Advocates — Strike/Boycott by Lawyers: Strike by Advocates of Odisha High Court over a decision of the Collegium clearing names of some candidate (who practises in Supreme Court) and not clearing name of another candidate, held, unwarranted and cannot be a ground for lawyers to abstain from work. [PLR Projects (P) Ltd. v. Mahanadi Coalfields Ltd., (2019) 10 SCC 306]

Arbitration and Conciliation Act, 1996 — S. 16 — Scope of reference: Dismissal of counterclaims by arbitrator, at threshold on the ground of being beyond the scope and jurisdiction of arbitrator without any enquiry is not proper. Decision by arbitrator only on disputes raised by claimant/applicant under S. 11 and not counterclaims of the other party, not permissible. [Bharat Petroleum Corpn. Ltd. v. Go Airlines (India) Ltd., (2019) 10 SCC 250]

Armed Forces — Discharge/Dismissal — Unsustainability — Violation of principles of natural justice and statutory rules: In this case, respondent was alleged to have caused grievous hurt to one S with talwar (sword) without provocation. There were irreconcilable inconsistencies between medical and oral evidence, and Tribunal took a probable view that evidence was not sufficient to establish guilt of respondent. Hence, held, impugned judgment setting aside punishment of dismissal called for no interference. [Union of India v. Pravat Kumar Behuria, (2019) 10 SCC 220]

Civil Procedure Code, 1908 — Or. 7 R. 11 — Rejection of plaint: Entirety of plaint averments have to be taken into consideration. Rejection of plaint without considering crucial aspects of case is not permissible. [Shaukathussain Mohammed Patel v. Khatunben Mohmmedbhai Polara, (2019) 10 SCC 226]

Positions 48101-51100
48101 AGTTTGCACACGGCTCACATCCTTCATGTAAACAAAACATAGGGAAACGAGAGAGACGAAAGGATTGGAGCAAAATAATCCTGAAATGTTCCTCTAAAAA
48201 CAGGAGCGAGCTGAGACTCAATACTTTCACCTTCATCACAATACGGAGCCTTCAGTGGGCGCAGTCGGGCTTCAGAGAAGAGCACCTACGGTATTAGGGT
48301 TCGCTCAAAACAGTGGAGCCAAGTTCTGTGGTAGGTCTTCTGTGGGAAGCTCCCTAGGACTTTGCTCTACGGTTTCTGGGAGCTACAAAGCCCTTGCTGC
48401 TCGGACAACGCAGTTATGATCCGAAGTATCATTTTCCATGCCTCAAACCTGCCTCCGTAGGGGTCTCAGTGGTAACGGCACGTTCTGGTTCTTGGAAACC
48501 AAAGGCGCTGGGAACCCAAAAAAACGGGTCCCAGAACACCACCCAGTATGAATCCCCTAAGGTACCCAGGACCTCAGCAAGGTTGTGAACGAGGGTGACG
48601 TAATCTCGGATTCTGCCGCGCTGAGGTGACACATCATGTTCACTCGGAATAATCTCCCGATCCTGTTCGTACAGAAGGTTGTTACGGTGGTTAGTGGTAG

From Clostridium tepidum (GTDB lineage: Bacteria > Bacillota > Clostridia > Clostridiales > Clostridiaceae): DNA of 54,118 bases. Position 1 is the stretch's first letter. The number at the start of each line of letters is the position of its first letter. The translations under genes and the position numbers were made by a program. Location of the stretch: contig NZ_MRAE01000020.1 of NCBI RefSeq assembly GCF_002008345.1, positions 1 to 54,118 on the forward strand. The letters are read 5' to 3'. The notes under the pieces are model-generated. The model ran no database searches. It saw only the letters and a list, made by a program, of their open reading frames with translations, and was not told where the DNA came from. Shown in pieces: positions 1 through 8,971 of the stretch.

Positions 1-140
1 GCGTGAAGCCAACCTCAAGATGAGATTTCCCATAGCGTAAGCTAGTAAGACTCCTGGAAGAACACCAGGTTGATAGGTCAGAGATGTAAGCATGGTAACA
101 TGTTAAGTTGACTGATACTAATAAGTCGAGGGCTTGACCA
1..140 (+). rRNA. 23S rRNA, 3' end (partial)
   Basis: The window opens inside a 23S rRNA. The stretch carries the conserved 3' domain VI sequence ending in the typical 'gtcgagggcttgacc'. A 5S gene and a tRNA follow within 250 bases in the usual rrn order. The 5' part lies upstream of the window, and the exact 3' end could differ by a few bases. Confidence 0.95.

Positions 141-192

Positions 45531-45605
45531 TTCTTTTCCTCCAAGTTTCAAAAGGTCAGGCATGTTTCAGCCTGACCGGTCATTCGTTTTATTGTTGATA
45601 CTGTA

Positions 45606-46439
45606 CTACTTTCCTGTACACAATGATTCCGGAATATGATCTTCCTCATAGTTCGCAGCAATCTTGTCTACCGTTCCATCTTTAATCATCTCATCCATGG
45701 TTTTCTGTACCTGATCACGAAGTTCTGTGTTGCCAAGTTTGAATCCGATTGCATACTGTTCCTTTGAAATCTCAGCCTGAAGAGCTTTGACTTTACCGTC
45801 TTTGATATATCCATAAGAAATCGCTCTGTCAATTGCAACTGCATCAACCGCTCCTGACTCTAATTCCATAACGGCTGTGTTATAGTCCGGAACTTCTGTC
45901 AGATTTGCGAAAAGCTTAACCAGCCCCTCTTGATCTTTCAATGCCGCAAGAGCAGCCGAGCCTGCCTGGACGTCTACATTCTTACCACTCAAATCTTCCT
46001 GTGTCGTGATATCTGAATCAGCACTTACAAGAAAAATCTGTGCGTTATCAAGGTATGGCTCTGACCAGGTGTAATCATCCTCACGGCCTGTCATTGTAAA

Constitution of India — Art. 137: In review of Azizia Bee, (2018) 15 SCC 206, in para 12 of judgment dt. 16-8-2017, (2018) 15 SCC 206, words “prima facie” added. It was clarified that the entire judgment of Single Judge stood affirmed and order of Division Bench was set aside. [State of A.P. v. Grace Sathyavathy Shashikant, (2019) 10 SCC 281]

Constitution of India — Art. 246, Sch. VII List I Entry 77, List II Entry 65 and List III Entry 46 & Arts. 138 and 323-B — Competence to deal with jurisdiction and powers of Supreme Court: Jurisdiction and powers of Supreme Court is beyond competence of State Legislature and such power rests only with Parliament. State Legislature cannot provide appeal directly to Supreme Court arising out of orders passed by Tribunals constituted under Art. 323-B. Consequently, S. 13(2) of Chhattisgarh Rent Control Act, 2011 providing appeal directly to Supreme Court against orders of Chhattisgarh Rent Control Tribunal, held, ultra vires and struck down. High Court can exercise supervisory jurisdiction under Art. 227 over such Tribunal. [H.S. Yadav v. Shakuntala Devi Parakh, (2019) 10 SCC 265]